In recent years, epigenetics has attracted great attentions in the field of biomedicine, which is used to denote the heritable changes in gene expression without any variation in DNA sequence, including DNA methylation, histone modification and so on. Inspired by it, a simple and versatile amino acids modification strategy is proposed in this paper to regulate the subcellular distribution of photosensitizer for plasma membrane targeted photodynamic therapy (PDT). Particularly, the plasma membrane anchoring ability and photo toxicity of the photosensitizer against different cell lines could be effectively manipulated at a single amino acid level. Systematic researches indicate that the number and variety of amino acids have a significant influence on the plasma membrane targeting effect of the photosensitizer. Furthermore, after self-assembling into nanoparticles, the obtained nano photosensitizers (NPs) also exhibit a good biocompatibility and plasma membrane targeting ability, which are conducive to enhancing the PDT therapeutic effect under light irradiation. Both in vitro and in vivo investigations confirm a robust tumor inhibition effect of NPs with a good biocompatibility. This epigenetics-inspired photosensitizer modification strategy would contribute to the development of structure-based drug design for tumor precision therapy.


Assuntos
Membrana Celular/metabolismo , Epigênese Genética , Neoplasias/tratamento farmacológico , Neoplasias/genética , Fotoquimioterapia , Fármacos Fotossensibilizantes/uso terapêutico , Células 3T3 , Aminoácidos/metabolismo , Animais , Linhagem Celular Tumoral , Membrana Celular/efeitos dos fármacos , Epigênese Genética/efeitos dos fármacos , Humanos , Camundongos , Nanopartículas/química , Nanopartículas/ultraestrutura , Fármacos Fotossensibilizantes/farmacologia , Protoporfirinas/farmacologia , Protoporfirinas/uso terapêutico , Esferoides Celulares/efeitos dos fármacos , Esferoides Celulares/patologia , Distribuição Tecidual/efeitos dos fármacos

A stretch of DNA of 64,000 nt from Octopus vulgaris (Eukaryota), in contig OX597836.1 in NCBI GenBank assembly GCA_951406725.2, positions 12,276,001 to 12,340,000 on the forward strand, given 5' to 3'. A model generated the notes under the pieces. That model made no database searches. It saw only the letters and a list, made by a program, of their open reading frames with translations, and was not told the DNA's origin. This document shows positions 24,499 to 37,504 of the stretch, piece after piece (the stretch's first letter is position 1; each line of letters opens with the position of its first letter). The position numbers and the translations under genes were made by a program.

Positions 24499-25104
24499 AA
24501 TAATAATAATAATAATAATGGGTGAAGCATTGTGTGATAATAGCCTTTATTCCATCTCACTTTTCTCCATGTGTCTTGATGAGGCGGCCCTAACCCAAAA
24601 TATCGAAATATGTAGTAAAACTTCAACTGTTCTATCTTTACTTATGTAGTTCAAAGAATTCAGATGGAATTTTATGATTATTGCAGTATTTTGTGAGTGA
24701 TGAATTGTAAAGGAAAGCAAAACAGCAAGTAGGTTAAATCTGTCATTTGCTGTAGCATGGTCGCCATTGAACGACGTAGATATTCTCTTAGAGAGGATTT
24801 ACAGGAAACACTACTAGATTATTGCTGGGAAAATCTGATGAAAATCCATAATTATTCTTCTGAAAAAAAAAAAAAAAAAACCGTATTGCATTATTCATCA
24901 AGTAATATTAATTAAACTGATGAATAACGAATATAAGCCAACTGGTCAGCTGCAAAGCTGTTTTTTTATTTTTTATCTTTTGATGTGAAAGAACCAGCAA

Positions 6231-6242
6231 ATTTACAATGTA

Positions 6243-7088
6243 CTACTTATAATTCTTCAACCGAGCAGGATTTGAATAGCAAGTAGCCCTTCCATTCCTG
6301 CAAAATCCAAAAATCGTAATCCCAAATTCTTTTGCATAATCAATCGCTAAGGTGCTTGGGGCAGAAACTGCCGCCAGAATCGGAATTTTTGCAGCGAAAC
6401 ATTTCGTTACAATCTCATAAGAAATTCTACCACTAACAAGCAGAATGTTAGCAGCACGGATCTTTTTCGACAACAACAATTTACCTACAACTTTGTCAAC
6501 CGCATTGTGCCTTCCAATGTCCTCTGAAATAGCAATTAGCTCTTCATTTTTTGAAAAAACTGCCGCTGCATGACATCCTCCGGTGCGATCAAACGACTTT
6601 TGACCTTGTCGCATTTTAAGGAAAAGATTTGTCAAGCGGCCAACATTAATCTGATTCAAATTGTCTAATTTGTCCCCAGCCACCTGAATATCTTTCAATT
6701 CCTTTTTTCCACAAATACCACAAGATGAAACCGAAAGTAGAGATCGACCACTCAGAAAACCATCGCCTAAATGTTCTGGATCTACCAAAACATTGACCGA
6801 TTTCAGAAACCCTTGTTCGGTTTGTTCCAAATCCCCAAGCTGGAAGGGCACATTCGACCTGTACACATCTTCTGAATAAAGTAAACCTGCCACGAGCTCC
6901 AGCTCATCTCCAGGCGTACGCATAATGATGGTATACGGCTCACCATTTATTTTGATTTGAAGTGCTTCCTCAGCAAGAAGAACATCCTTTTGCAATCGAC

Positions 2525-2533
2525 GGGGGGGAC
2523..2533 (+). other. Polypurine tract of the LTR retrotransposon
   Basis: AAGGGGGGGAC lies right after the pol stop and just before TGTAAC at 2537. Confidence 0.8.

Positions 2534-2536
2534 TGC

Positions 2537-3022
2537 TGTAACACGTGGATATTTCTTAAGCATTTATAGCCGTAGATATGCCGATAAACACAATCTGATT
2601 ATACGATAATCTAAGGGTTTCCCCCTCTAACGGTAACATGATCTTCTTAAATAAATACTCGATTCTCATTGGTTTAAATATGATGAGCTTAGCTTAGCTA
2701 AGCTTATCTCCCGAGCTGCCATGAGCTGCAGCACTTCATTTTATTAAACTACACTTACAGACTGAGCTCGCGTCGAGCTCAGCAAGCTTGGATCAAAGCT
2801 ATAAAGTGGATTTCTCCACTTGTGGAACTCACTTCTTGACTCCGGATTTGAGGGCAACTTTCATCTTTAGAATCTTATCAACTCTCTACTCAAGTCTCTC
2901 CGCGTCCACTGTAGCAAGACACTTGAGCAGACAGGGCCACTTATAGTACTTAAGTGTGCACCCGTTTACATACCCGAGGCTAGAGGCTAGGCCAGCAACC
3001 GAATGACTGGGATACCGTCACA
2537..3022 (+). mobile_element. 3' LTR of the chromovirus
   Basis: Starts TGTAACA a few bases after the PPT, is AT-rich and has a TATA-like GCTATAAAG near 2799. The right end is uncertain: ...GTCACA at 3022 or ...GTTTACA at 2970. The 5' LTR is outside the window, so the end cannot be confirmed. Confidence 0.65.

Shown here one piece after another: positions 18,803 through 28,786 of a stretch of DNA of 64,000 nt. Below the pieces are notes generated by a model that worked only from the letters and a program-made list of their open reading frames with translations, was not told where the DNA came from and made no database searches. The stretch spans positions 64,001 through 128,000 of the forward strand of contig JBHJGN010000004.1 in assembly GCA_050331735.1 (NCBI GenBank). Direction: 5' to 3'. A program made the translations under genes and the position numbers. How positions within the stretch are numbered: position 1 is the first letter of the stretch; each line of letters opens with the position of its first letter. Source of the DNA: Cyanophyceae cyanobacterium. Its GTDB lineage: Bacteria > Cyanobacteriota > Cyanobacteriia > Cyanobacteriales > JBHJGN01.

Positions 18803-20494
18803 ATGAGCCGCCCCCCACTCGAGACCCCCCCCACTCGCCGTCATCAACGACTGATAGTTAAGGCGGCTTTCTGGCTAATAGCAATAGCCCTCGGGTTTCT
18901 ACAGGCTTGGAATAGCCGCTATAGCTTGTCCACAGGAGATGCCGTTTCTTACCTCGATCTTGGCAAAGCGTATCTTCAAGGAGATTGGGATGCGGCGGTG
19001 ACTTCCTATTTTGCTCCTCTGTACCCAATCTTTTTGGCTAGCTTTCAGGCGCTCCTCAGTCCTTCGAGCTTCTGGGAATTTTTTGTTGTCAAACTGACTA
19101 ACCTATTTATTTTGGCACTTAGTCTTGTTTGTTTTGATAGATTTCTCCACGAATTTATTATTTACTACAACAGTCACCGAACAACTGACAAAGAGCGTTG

4.
Biomaterials ; 211: 14-24, 2019 08.
Artigo em Inglês | MEDLINE | ID: mdl-31078049

RESUMO

Targeted delivery of the drug to its therapeutically active site with low immunogenicity and system toxicity is critical for optimal tumor therapy. In this paper, exosomes as naturally-derived nano-sized membrane vesicles are engineered by chimeric peptide for plasma membrane and nucleus targeted photosensitizer delivery and synergistic photodynamic therapy (PDT). Importantly, a dual-stage light strategy is adopted for precise PDT by selectively and sequentially destroying the plasma membrane and nucleus of tumor cells. Briefly, plasma membrane-targeted PDT of chimeric peptide engineered exosomes (ChiP-Exo) could directly disrupt the membrane integrity and cause cell death to some extent. More interestingly, the photochemical internalization (PCI) and lysosomal escape triggered by the first-stage light significantly improve the cytosolic delivery of ChiP-Exo, which could enhance its nuclear delivery due to the presence of nuclear localization signals (NLS) peptide. Upon the second-stage light irradiation, the intranuclear ChiP-Exo would activate reactive oxygen species (ROS) in situ to disrupt nuclei for robust and synergistic PDT. Based on exosomes, this dual-stage light guided subcellular dual-targeted PDT strategy exhibits a greatly enhanced therapeutic effect on the inhibition of tumor growth with minimized system toxicity, which also provides a new insight for the development of individualized biomedicine for precise tumor therapy.


Assuntos